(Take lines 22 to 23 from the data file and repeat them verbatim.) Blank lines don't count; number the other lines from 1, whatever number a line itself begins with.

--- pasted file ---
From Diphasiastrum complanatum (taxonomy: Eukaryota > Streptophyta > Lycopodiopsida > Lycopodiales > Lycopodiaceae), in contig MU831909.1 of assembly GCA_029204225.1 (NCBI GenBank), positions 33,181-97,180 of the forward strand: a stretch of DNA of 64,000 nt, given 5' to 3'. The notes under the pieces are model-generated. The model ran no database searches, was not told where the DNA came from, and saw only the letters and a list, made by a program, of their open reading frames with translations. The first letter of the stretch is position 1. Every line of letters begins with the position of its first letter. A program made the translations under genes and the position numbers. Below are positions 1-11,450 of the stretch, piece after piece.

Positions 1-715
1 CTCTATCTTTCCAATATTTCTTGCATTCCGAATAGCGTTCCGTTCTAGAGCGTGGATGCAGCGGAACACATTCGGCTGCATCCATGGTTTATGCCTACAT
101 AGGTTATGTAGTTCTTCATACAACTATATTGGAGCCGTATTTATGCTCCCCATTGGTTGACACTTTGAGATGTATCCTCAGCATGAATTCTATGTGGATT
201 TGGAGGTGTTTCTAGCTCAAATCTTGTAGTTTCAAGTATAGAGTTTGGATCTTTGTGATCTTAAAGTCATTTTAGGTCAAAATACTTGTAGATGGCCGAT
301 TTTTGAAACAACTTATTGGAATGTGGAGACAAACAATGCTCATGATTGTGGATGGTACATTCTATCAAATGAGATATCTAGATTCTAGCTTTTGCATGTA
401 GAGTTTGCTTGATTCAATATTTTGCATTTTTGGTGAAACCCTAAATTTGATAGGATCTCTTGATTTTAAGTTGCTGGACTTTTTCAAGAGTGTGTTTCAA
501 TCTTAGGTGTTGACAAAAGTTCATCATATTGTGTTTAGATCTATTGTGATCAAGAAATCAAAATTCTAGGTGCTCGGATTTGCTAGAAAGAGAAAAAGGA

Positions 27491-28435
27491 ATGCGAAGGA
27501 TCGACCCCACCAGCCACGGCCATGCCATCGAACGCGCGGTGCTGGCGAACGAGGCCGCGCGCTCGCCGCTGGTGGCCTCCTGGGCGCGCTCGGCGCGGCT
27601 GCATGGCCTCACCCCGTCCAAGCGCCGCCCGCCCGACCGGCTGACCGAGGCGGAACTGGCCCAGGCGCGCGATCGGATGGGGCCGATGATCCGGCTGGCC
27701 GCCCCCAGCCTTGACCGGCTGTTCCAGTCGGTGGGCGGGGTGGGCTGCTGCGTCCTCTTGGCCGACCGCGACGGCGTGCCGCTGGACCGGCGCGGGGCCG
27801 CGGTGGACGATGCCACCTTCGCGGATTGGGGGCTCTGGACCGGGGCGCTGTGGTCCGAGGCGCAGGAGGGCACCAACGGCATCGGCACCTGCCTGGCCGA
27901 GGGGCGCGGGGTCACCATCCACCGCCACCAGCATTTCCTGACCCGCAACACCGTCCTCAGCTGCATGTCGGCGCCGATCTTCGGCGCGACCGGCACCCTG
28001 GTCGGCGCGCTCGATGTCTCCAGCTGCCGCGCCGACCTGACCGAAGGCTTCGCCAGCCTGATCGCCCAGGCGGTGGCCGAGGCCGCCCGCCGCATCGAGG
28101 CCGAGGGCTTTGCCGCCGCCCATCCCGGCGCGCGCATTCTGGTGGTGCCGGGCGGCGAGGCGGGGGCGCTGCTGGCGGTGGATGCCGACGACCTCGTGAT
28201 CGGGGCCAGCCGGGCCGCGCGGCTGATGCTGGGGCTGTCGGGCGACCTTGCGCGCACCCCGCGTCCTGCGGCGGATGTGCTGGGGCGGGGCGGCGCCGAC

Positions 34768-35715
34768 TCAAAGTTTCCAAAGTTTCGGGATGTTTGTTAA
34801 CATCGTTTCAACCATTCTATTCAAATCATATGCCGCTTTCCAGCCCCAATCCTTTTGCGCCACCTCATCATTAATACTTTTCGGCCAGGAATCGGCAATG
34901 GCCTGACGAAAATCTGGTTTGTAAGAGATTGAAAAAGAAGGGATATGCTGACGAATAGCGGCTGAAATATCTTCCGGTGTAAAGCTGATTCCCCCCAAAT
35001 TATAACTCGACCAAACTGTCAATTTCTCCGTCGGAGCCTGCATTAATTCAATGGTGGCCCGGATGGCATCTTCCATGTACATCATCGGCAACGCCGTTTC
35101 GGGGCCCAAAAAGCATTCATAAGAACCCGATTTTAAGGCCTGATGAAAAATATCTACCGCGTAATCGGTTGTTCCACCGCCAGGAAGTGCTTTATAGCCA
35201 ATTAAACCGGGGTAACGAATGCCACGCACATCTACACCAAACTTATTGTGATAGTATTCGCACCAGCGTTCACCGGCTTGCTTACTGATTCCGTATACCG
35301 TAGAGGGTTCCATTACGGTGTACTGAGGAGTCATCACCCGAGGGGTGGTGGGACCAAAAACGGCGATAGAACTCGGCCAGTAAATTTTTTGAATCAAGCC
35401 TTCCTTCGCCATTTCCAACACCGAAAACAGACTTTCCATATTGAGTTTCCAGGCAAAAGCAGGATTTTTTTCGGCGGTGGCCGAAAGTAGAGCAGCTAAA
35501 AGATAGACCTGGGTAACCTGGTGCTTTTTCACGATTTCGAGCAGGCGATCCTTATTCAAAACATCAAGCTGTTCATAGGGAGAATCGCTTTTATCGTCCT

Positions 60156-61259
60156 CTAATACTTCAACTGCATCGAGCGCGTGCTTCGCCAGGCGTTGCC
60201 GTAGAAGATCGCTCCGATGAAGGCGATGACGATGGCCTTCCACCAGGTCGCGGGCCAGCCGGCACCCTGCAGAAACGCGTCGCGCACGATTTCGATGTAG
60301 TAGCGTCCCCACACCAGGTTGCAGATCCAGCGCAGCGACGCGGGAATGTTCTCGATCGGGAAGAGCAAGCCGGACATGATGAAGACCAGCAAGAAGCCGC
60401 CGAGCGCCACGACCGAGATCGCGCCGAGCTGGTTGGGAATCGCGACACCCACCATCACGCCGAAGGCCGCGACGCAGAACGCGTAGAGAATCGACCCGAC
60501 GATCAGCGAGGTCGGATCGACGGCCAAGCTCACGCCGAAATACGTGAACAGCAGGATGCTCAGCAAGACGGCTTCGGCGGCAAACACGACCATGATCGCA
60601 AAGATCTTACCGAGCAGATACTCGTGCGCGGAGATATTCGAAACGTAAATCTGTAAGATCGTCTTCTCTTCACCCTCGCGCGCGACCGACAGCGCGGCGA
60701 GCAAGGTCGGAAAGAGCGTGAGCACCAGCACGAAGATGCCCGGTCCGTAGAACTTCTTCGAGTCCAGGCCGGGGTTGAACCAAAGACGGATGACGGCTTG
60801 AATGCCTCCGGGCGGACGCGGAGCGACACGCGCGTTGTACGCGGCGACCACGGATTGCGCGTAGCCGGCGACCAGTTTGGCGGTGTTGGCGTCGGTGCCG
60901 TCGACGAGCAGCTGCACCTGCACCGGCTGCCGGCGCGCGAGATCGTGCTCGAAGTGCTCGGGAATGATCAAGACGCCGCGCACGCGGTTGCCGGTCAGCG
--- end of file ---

34901 GCCTGACGAAAATCTGGTTTGTAAGAGATTGAAAAAGAAGGGATATGCTGACGAATAGCGGCTGAAATATCTTCCGGTGTAAAGCTGATTCCCCCCAAAT
35001 TATAACTCGACCAAACTGTCAATTTCTCCGTCGGAGCCTGCATTAATTCAATGGTGGCCCGGATGGCATCTTCCATGTACATCATCGGCAACGCCGTTTC